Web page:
Some blockbuster drugs from Bristol-Myers Squibb, Amgen, AstraZeneca, Eli Lilly and Gilead will likely be approved in China in 2018, as the country implements regulatory improvements aimed at speeding up drug approvals.
In a recent report (Chinese), local pharmaceutical database PharmCube predicted 16 possible blockbuster approvals in China in 2018. Many of those drugs either have already gained or will likely be included in the priority review pathway of China FDA.
Opdivo was the talk of the week in China’s drug industry when Bristol-Myers Squibb submitted for CFDA approval early November. The agency’s Center for Drug Evaluation (CDE) moved it under priority review mid-December. Because of the attention around the medication and the comparatively speaking smaller backlog for biologics evaluation, PharmCube predicted that it’s poised to become the first PD-1/PD-L1 therapy in China by the first quarter.
But competition is not far behind. Besides archrival Keytruda, several locally developed—and probably cheaper—candidates might also reach the CDE in 2018. These include:
- Innovent’s IBI308, the second PD-1 filed to the CDE, which is under a co-development deal with Eli Lilly.
- BeiGene’s Celgene-partnered tislelizumab (BGB-A317), which is in pivotal studies in relapsed or refractory classical Hodgkin lymphoma, non-small cell lung cancer and liver cancer.
- Jiangsu Hengrui Medicine’s SHR-1210, for which Incyte holds ex-China rights.
PharmCube also based its Opdivo timeline estimate on the CDE’s previous record-setting approval of AstraZeneca’s Tagrisso, which went from a priority review designation to final decision in just three weeks. Because foreign drugs previously needed to apply for a local clinical trial waiver first, Tagrisso actually went through the entire China registration in two and a half years. But that has changed for its Merck-partnered Lynparza.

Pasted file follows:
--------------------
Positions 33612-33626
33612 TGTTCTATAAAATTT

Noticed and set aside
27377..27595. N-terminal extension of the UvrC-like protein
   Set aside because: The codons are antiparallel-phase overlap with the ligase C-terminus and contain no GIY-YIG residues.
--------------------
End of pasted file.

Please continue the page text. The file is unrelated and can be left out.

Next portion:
Through a new policy rolled out in October, CFDA is allowing foreign medications to skip the redundant waiver application and use data from China-included multicenter clinical trials directly for new drug applications.
And Lynparza was the first to have filed under that new rule. Expecting it to be put on expedited review later, PharmCube projected that its second-line ovarian cancer application will be approved in the third quarter.
Gilead’s hepatitis C star Harvoni also sits on PharmCube’s list. The Big Biotech has already successfully launched Sovaldi in China at one-fifth of its U.S. price. But again, competitions in the forms of BMS’s dual-drug regimen Daklinza and Sunvepra, as well as Abbvie’s ombitasvir and dasabuvir, are already there.
Plus, local company Ascletis’ NS3/4A drug danoprevir, also in accelerated review, will likely be OKed in the second quarter, according to PharmCube. The company’s HCV HS5A inhibitor is also in late-stage clinical development and it has in-licensed Medivir’s NS5B inhibitor MIV-802.
Amgen’s PCSK9 inhibitor Repatha, Lilly and Chi-Med’s cancer drug fruquintinib, Eisai’s Lenvima, Lilly’s Trulicity, Gilead’s hep B therapy Vemlidy, Novartis’ ALK inhibitor Zykadia, and FibroGen and AZ’s roxadustat—a first-in-class, orally administered treatment for anemia associated with chronic kidney disease—are all included in PharmCube’s list.